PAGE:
Host Well hello, and thank you, everybody, for joining us today. Obviously, in the past couple of weeks, we’ve been receiving a lot of questions on ISP. Now, what is ISP, what are the steps that can you expect to go through, what are some strategies for the negotiation, etc. And today, we’re not going to spend a lot of time on the question what is ISP? If you log on to [inaudible], there are ample resources available to you, really explaining what it is on paper. Our goal today is to really expand beyond that and help you guys gain some insight from someone who has been through the process already, and successfully made the transition to an ISP from an independent contractor. Another goal of ours is to have each of you build a better understanding of the actual process. What are the exact steps that you can expect to go through, and what do you need to do to prepare beforehand to ensure it goes smoothly? And then lastly, we really want to build your confidence. The ISP is not something new. There’s a lot of other states in the country that have been ISP for several years now, and a lot of those ex-independent contractors who are now ISPs are experiencing success amidst the short-term growing pains that they had to go through.
Host Our presenter today is an ISP by the name of Saul Lerma. He operates out of Yuma, Arizona. And just a quick background on Saul, before getting into FedEx as a contractor, he worked as a branch manager for a bottled water company. He acquired his very first FedEx route in 2000. From there, he added his second, third, and fourth routes, up to 2006. And in 2006, when he got his fourth PSA, he was actually able to pull himself off the road as a full-time driver. In 2008, he added his fifth FedEx route and hired a full-time supervisor. 2009, he actually got nominated for the district-level Entrepreneur of the Year. In 2011, he was nominated for the regional-level Entrepreneur of the Year. In 2013, he got up to eight PSAs, which he currently stands at, or currently stood at until, obviously, transitioning to ISP. In 2014, he was nominated for and won the national Entrepreneur of the Year Award, which is a huge accomplishment, not only for any FedEx contractor in particular, but especially for a contractor with only eight routes. And I think that really speaks to Saul’s persistence and willingness to mentor newer contractors and development of safety programs, which he disperses to anyone who requests them. He’s really done a great job with that, and he earned that in 2014.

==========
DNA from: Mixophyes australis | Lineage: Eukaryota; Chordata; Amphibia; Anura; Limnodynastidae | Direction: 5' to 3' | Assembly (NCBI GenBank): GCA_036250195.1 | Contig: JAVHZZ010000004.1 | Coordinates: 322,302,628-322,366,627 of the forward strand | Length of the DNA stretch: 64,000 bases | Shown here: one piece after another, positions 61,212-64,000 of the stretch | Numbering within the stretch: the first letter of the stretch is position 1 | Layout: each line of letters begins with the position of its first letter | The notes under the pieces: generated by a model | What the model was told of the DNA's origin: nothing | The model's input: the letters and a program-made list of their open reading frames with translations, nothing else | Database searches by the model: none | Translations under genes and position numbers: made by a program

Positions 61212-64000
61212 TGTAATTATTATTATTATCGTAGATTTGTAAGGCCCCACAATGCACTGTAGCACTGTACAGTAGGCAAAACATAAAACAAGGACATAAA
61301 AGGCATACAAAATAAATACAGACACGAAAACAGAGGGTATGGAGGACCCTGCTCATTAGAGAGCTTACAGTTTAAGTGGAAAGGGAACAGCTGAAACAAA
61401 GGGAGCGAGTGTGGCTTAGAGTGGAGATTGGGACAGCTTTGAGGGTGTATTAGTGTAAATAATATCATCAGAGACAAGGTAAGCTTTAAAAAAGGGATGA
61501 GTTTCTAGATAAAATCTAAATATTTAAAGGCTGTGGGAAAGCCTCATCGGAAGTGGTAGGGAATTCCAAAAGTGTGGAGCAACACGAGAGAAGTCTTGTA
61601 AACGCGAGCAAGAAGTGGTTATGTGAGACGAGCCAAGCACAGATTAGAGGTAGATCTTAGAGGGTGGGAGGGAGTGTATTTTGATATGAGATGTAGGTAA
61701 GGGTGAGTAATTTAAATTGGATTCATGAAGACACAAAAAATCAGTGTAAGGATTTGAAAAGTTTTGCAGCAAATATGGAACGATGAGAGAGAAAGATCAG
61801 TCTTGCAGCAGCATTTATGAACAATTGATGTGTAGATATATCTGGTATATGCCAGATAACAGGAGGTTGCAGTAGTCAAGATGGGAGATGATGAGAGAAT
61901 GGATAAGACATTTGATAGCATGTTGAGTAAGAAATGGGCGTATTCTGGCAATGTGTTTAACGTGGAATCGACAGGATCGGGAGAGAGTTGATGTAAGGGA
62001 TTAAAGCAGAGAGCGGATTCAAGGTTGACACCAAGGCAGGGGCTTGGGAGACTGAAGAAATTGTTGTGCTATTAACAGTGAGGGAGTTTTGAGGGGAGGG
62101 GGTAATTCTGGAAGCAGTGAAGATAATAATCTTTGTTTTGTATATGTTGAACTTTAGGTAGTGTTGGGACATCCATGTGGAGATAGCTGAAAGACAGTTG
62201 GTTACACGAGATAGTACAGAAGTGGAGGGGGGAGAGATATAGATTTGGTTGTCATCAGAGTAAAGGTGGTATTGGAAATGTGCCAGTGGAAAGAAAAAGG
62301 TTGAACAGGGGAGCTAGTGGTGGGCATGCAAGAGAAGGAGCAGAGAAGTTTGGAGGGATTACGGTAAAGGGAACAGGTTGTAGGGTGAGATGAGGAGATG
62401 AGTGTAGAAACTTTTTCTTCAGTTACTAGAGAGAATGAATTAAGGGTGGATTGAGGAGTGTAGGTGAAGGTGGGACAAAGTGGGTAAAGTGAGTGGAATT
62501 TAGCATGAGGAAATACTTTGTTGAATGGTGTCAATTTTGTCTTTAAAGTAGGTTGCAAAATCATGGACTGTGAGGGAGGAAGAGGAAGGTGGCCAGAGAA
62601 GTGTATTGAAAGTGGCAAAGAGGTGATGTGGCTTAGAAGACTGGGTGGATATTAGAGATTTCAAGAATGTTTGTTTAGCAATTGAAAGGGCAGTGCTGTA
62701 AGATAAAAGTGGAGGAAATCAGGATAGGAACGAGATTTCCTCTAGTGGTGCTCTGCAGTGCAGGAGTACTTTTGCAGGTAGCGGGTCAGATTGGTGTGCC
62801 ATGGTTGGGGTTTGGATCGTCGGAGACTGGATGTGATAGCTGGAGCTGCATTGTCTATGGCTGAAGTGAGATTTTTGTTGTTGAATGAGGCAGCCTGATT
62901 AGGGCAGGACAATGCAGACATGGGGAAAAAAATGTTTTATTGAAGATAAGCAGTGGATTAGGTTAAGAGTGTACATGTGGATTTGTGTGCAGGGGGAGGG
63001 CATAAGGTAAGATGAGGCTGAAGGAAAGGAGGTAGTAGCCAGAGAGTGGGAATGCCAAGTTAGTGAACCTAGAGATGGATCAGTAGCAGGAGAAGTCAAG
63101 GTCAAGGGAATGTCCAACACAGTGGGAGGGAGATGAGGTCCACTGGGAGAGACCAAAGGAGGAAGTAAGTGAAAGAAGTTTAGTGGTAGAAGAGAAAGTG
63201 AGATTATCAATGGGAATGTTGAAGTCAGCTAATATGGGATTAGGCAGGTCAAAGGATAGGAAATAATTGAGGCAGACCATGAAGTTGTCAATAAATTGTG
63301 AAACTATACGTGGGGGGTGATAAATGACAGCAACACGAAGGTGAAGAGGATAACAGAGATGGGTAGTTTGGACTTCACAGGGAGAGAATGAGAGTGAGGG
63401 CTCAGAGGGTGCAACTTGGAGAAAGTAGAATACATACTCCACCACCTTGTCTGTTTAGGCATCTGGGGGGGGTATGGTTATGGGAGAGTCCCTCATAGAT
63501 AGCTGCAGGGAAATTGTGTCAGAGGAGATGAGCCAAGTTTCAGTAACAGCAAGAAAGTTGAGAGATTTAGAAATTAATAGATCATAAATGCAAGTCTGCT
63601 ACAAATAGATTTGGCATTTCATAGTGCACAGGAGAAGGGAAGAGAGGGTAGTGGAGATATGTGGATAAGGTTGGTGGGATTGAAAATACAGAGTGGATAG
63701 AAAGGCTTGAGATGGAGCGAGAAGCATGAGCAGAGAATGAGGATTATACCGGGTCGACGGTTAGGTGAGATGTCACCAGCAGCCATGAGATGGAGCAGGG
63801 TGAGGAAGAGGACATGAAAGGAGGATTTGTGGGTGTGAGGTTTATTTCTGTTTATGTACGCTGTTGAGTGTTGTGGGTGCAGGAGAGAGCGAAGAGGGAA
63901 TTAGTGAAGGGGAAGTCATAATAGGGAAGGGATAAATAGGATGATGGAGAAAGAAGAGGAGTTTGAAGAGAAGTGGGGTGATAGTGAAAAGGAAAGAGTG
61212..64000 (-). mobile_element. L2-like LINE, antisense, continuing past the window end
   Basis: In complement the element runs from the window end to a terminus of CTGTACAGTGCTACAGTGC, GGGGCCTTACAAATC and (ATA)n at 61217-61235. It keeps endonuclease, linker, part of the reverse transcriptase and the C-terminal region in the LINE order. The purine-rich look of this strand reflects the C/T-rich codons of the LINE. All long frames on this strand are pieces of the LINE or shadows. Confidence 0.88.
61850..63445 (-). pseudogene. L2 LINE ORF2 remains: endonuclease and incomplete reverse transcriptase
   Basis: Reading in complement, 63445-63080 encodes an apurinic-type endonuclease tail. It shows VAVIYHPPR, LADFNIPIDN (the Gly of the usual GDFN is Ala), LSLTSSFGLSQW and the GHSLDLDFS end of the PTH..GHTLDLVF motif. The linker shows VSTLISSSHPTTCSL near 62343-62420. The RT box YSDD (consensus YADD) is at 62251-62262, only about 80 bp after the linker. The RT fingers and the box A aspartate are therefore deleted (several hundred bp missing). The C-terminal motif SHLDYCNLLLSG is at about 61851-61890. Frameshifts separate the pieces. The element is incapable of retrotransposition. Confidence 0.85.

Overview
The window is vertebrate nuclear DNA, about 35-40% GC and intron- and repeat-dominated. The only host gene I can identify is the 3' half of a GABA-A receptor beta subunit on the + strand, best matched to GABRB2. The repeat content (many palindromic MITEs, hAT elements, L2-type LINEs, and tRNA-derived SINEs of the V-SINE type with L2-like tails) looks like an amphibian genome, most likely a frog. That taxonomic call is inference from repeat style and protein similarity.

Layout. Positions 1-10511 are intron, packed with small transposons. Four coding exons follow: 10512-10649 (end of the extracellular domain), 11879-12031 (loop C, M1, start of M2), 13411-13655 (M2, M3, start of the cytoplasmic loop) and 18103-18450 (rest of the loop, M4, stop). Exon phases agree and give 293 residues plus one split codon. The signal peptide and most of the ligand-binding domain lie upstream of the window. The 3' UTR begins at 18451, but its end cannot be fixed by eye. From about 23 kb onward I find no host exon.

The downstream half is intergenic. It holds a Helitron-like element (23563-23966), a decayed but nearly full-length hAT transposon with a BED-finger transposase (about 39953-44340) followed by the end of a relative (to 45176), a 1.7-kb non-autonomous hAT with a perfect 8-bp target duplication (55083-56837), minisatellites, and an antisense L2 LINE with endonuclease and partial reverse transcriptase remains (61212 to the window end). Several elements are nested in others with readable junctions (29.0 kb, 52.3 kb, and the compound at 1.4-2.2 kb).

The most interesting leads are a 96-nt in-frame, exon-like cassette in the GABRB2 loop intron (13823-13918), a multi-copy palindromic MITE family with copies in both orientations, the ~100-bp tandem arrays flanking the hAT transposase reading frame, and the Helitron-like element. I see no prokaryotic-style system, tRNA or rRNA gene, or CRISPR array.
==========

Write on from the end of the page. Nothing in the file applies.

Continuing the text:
Host In 2015, he signed the ISP agreement with FedEx on July 25th, and he’s been hitting the ground running ever since. Some of the content that we’re going to go over today, it’s really 10 steps. And I had a conversation with Saul– for my guys, FedEx contractors that I’ve been talking with, you may have all ready heard this, but I asked Saul, I said, “Hey, Saul, a lot of these guys are approaching us, asking questions about ISP.” And Saul said, “Hey, Ryan. Anyone that you have that has questions about it, go ahead and just send them my way. I’ll talk to them on the phone.” And I said, “Saul, I probably have 200 guys that I could send your way. I don’t think you have time for that, you have a business to run.” So we thought this would be a better structure to help get the information to you guys. But the 10 steps that Saul came up with, that we’re going to go over, are the limited release and operating agreement, which a lot of you may be signing as soon as June of this year to get the process started. After that, we’re going to go over some territory organization. We’re going to talk about the fleet requirements that you need to keep in mind going into ISP. We’re going to talk very briefly about background texts– checks, excuse me, CSA territory finalization and acknowledgment. Talk a little about the RFI that you have to submit, the CSA’s historical data negotiations, insurance, and then actually signing the final ISP contract. So, without any further ado, Saul are you on the line?
Saul Lerma Yes, I am.
Host All right. I’m going to go ahead and mute myself, and Saul, you can go ahead and take it away.
Saul Lerma Okay, thank you, Ryan, and good evening everyone. I’d like to walk you through the transition. But first of all, I just want to say that when we started with the ISP, we found out we were going with ISP, there was a lot of worries, a lot of things. We didn’t know what we were getting into. We kind of heard some good stories, we’ve heard some frightened stories, and those kinds of things, but I do want to show you that it’s not as bad as some people may think it is. It’s actually a good thing. So it’s going to be a positive thing to everybody. But the biggest thing is going to be organization, and that’s the thing that we want to cover and talk about today.